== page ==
- The Washington Times - Saturday, January 28, 2006

MOSCOW — Former friends and colleagues of American Paul Klebnikov, slain July 9, 2004, in the killing of a Western journalist in Russia, have expressed dismay that the trial of his purported killers is being held in secret and concern that prosecutors are not following up on a number of other possible leads about who was responsible for his death.

Mr. Klebnikov, 41, was shot eight times outside his Moscow offices just a few months after taking a job as the editor of the Russian edition of Forbes magazine.

The trial of three Chechen men accused of the slaying began Jan. 10.

Prosecutors contend that Kazbek Dukuzov and Musa Vakhayev killed Mr. Klebnikov on orders from Kozh-Akhmed Nukhayev, a prominent Chechen separatist and the subject of a critical book by Mr. Klebnikov titled “Conversations With a Barbarian.” The third defendant, Moscow lawyer Fail Sadretdinov, is purported to have arranged the killing. Prosecutors say the men were killers for hire, and they have been charged in two other attacks.

All three have pleaded not guilty. After a few days of hearings early this month, the trial was suspended owing to the ill health of the presiding judge, and no date has been set for it to resume.

Alexei Brevnov, the Klebnikov family’s representative in Moscow, said the family was deeply disappointed by the court’s insistence that the proceedings be held in secret. Prosecutors argued that the trial had to be closed to the public in order to protect the methods used to track down the defendants.

Trial’s secrecy hit

“Paul’s life was dedicated to making Russia more open and transparent, and this would have been the perfect opportunity to show that openness matters,” Mr. Brevnov said.

The trial secrecy has raised suspicions that the evidence linking the accused to Mr. Klebnikov’s killing is tenuous, and some suspect investigators may have rushed to charge the three men.

“I have all indications that there is an excellent team of investigators on this case, but there’s a lot of pressure on them, and I believe there was pressure in making the announcement that Nukhayev was the mastermind,” said Richard Behar, a New York-based investigative reporter who leads Project Klebnikov, an alliance of journalists investigating the killing.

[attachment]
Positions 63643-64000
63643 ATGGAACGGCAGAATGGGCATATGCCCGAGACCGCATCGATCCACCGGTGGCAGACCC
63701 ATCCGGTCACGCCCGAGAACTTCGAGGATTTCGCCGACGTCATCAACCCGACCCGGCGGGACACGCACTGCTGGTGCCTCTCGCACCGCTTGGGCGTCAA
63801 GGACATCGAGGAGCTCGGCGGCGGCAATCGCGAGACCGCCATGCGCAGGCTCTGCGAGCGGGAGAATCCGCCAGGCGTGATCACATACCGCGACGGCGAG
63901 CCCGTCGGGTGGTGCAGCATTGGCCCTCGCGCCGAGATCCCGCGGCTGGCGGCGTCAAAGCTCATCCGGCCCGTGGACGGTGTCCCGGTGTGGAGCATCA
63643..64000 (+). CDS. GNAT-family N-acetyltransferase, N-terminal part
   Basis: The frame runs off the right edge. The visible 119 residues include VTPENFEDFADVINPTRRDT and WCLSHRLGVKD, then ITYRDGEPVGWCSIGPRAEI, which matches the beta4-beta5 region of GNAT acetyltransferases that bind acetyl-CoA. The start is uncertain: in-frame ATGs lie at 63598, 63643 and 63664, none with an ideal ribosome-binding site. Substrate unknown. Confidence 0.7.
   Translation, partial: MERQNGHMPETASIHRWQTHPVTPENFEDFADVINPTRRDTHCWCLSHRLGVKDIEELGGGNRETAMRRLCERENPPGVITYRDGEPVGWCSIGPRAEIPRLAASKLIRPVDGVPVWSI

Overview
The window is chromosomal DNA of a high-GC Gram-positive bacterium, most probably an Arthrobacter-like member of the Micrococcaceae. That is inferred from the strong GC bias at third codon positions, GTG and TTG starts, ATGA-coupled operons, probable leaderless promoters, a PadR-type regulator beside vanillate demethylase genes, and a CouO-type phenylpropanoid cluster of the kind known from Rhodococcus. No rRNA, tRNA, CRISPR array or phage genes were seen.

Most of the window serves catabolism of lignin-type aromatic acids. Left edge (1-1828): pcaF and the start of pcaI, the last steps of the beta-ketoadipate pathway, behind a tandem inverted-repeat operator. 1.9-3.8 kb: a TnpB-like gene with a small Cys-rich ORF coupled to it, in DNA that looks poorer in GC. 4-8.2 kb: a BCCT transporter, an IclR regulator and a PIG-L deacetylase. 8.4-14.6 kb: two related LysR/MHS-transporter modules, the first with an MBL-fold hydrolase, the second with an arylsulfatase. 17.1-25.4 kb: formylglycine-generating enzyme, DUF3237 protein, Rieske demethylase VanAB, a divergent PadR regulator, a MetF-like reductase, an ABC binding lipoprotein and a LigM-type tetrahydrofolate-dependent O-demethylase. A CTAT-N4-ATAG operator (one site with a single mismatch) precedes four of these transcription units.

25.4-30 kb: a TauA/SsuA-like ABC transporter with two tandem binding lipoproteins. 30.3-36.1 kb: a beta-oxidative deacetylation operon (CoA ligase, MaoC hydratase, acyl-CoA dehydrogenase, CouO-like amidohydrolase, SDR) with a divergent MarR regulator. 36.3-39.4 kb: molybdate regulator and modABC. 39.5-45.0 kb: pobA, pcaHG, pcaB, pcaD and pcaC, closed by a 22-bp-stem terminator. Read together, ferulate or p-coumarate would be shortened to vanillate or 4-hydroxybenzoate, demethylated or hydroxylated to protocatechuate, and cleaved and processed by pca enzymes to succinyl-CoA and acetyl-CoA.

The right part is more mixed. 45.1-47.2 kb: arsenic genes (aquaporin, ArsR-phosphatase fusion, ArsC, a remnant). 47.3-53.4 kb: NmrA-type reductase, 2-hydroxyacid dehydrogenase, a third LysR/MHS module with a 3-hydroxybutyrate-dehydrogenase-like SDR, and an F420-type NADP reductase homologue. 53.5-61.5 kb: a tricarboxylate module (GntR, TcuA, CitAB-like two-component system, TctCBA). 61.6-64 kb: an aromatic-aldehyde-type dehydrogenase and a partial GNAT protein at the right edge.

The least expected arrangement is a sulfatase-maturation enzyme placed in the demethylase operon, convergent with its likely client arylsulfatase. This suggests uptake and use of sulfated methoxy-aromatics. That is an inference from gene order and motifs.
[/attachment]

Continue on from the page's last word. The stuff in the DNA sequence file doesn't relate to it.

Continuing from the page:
“I don’t think they are pursuing too many possible leads other than Nukhayev as the mastermind, but there are at least four or five other possible threads.”

In more than a decade of delving into the murky world of Russian business as a reporter for Forbes, Mr. Klebnikov had racked up a long list of potential enemies, including powerful Russian oligarch Boris Berezovsky, who sued Forbes for running an article by Mr. Klebnikov implicating the tycoon in the killing of an employee of a TV station he owned.

Mr. Berezovsky, who won a libel suit forcing Forbes to acknowledge that there was no evidence linking him to his employee’s slaying, has denied any involvement in Mr. Klebnikov’s killing.

Another theory involves Mr. Klebnikov’s publication of a list of the 100 wealthiest Russians, shortly after the beginning of the Russian edition of Forbes. The Russian elite are notoriously publicity-shy and some observers have speculated that Mr. Klebnikov’s assassination may have been a warning to other reporters to avoid making public the personal financial details of the rich.

‘Went too far’

Some of Mr. Klebnikov’s former colleagues said it is also possible he was killed to prevent publication of new material.

“I think he was killed because he went too far in some of his investigations that had not yet been published,” said Alexander Gordeyev, deputy editor of the Russian-language edition of Newsweek.

Mr. Gordeyev, the last person to speak to Mr. Klebnikov before his death, has also been critical of prosecutors for ignoring Mr. Klebnikov’s dying words: that he was killed by a man of Russian appearance, not someone from the Caucasus region, which includes Chechnya.

“He told me as he lay there dying that it was a Russian man,” Mr. Gordeyev said. “I asked him: ‘Could it have been a Caucasian?’ He said, ‘No, it was a Russian.’”

Mr. Behar, the leader of Project Klebnikov, has reported for Time and Fortune magazines and worked with Mr. Klebnikov at Forbes in the late 1980s. He said he and others involved in Project Klebnikov are following up on a number of possible leads but that it’s too early to go into details. The project was set up last year and involves more than 20 journalists in the United States and Russia.

“It dawned on me after we launched this — it hit me that the best guy for this project would have been Paul,” Mr. Behar said.

“We miss him, and we could really use his help.”

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